Religious employers challenged the policy in court, saying it made them complicit in a sin. The Supreme Court last year sent the case back to lower courts.

The Trump administration plans to offer the plaintiffs precisely what they sought: an exemption from the contraception requirement for all employers who want one, according to people familiar with the plan, ending the need for litigation.

Others regard the expected rule as a step back in a decadeslong fight to secure women’s access to contraceptive care.

Lawyers preparing potential legal cases for opponents of the change say that if the rule resembles the leaked draft, the policy could qualify as sex discrimination, since it would disproportionately affect women’s health care. They also plan to argue that leaving a decision on contraceptive coverage to employers could amount to religious discrimination by subjecting workers to the beliefs of their employers.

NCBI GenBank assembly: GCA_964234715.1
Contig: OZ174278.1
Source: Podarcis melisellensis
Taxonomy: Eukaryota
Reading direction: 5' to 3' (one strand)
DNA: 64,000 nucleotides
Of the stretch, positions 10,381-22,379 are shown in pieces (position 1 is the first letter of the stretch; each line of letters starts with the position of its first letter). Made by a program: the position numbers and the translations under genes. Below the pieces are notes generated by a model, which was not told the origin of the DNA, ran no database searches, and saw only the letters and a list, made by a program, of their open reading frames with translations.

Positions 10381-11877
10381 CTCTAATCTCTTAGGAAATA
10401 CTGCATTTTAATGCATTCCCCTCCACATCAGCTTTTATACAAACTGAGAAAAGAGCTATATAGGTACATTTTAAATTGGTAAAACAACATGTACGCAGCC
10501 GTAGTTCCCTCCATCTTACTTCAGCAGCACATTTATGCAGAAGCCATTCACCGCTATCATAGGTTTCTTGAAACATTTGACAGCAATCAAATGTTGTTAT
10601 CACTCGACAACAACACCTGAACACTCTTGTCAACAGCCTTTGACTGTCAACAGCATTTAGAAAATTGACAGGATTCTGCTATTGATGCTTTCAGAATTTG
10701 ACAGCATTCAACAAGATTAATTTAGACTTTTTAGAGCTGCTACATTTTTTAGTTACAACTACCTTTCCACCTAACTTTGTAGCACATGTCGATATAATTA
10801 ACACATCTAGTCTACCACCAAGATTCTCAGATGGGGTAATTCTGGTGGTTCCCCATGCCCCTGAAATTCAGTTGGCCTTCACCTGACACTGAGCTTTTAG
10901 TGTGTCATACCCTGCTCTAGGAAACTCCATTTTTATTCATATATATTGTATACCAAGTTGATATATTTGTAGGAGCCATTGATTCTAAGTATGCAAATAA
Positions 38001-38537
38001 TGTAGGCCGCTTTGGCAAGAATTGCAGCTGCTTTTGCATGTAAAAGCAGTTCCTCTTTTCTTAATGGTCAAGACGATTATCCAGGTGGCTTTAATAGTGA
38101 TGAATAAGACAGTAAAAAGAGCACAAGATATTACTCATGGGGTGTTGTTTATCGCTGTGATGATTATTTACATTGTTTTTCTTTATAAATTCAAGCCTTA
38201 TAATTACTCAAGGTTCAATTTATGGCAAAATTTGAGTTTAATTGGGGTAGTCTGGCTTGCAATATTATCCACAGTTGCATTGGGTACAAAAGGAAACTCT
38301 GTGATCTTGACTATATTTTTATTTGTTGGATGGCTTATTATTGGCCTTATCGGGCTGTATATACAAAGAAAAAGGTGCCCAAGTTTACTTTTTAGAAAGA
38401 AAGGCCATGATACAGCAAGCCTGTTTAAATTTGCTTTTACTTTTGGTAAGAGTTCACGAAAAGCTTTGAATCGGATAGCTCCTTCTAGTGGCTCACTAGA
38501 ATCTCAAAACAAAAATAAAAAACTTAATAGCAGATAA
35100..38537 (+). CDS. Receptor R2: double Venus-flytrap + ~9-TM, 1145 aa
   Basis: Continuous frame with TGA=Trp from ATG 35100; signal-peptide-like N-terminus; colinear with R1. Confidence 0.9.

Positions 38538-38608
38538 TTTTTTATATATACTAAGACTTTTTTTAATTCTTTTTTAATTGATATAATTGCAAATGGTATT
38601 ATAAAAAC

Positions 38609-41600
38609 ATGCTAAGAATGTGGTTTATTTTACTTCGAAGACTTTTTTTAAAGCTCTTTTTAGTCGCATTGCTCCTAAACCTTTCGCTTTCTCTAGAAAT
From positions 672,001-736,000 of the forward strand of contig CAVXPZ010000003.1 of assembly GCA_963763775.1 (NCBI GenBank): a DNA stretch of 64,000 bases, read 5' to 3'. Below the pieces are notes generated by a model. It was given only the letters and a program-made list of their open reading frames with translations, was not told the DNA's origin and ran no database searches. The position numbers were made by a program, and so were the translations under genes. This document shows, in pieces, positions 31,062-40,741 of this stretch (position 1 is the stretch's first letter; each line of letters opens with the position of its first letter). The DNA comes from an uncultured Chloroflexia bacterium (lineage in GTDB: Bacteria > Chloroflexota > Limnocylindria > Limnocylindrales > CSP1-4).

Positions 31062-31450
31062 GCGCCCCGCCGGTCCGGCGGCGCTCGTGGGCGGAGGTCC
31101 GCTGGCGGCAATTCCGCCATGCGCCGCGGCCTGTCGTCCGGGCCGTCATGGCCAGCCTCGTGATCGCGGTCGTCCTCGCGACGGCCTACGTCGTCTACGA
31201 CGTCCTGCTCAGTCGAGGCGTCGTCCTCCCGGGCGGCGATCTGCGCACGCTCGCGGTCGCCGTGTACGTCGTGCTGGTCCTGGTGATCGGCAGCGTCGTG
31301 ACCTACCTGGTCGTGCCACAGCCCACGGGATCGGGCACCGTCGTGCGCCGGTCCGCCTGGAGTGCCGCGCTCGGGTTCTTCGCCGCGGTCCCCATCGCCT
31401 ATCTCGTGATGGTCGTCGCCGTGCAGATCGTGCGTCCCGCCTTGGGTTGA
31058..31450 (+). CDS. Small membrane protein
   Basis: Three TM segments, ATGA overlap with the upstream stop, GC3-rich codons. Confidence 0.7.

“If the rule says any employer can withhold this benefit from employees, then you have a whole set of questions about whether the government is enabling employers to impose their beliefs on others,” said Louise Melling, deputy legal director at the American Civil Liberties Union.

People familiar with the proposed rule say the Trump administration plans for it to take effect as it is published. Nicholas Bagley, a University of Michigan law professor who has analyzed much of the health-law litigation of the last six years, has said that could open the administration to lawsuits for implementing the rule without time for public comment and consideration.

“The argument they make is, ‘We’ve thoroughly vetted this issue, and we’re only making a minor change,’” he said. “If that was true, that argument would hold water. But that’s not true in this case.”